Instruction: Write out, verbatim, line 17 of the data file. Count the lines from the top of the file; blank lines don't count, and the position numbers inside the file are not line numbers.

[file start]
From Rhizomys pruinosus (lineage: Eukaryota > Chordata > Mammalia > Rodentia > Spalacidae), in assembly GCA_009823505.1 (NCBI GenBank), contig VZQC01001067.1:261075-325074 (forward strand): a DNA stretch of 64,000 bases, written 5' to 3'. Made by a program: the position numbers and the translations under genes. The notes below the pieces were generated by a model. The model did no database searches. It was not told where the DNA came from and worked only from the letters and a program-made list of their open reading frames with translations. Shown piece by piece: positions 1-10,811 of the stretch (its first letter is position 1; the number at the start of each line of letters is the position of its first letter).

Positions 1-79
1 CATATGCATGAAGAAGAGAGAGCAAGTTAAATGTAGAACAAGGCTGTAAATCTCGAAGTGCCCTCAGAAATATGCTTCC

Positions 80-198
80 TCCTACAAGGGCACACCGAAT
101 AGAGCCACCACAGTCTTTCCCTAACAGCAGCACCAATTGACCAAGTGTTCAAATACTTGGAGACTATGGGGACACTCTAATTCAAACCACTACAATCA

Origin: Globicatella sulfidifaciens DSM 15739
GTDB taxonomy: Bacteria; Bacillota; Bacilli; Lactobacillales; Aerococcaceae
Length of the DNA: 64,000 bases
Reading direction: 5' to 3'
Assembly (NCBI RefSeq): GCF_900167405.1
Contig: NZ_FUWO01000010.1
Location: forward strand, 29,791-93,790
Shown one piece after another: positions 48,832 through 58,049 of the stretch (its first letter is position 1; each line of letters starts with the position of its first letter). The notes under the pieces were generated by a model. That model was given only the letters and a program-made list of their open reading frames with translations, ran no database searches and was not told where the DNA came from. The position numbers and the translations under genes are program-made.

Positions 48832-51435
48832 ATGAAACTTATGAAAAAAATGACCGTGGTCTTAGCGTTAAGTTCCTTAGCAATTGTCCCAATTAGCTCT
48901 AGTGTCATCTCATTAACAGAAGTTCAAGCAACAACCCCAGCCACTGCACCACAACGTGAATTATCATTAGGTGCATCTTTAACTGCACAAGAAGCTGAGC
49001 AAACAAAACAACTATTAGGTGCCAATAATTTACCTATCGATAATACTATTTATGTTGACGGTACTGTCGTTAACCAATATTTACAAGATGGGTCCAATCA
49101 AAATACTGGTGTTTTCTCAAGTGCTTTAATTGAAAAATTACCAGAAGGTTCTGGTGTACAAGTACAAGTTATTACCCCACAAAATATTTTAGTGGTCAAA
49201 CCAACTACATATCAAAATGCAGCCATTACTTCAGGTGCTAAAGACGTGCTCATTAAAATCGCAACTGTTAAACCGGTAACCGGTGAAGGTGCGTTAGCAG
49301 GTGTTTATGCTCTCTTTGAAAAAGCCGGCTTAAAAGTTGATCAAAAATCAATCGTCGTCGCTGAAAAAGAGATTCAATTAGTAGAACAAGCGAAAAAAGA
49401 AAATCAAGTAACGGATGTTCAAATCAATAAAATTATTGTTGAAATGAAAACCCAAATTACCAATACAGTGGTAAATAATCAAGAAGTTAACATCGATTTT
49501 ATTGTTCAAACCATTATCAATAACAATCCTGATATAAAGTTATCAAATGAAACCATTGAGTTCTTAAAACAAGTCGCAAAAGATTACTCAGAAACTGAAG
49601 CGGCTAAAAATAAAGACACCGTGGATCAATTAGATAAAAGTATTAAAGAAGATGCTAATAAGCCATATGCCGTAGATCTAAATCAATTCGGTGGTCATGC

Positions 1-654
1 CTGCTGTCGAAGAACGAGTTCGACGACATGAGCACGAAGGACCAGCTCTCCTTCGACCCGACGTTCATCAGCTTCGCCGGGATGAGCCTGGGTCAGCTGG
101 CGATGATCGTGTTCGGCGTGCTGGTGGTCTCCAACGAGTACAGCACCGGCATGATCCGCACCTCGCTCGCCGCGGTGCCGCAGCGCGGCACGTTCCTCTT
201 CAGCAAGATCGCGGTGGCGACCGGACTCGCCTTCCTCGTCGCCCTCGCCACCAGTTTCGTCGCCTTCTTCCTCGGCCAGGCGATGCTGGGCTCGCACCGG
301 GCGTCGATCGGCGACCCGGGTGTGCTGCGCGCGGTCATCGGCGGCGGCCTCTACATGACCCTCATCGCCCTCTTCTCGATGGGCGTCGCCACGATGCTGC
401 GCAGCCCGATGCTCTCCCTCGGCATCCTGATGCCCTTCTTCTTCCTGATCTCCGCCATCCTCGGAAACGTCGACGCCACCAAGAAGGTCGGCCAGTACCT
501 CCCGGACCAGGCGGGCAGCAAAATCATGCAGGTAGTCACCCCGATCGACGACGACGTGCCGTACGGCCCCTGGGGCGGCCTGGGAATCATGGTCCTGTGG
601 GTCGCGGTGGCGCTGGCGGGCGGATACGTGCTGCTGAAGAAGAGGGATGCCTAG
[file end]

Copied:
48901 AGTGTCATCTCATTAACAGAAGTTCAAGCAACAACCCCAGCCACTGCACCACAACGTGAATTATCATTAGGTGCATCTTTAACTGCACAAGAAGCTGAGC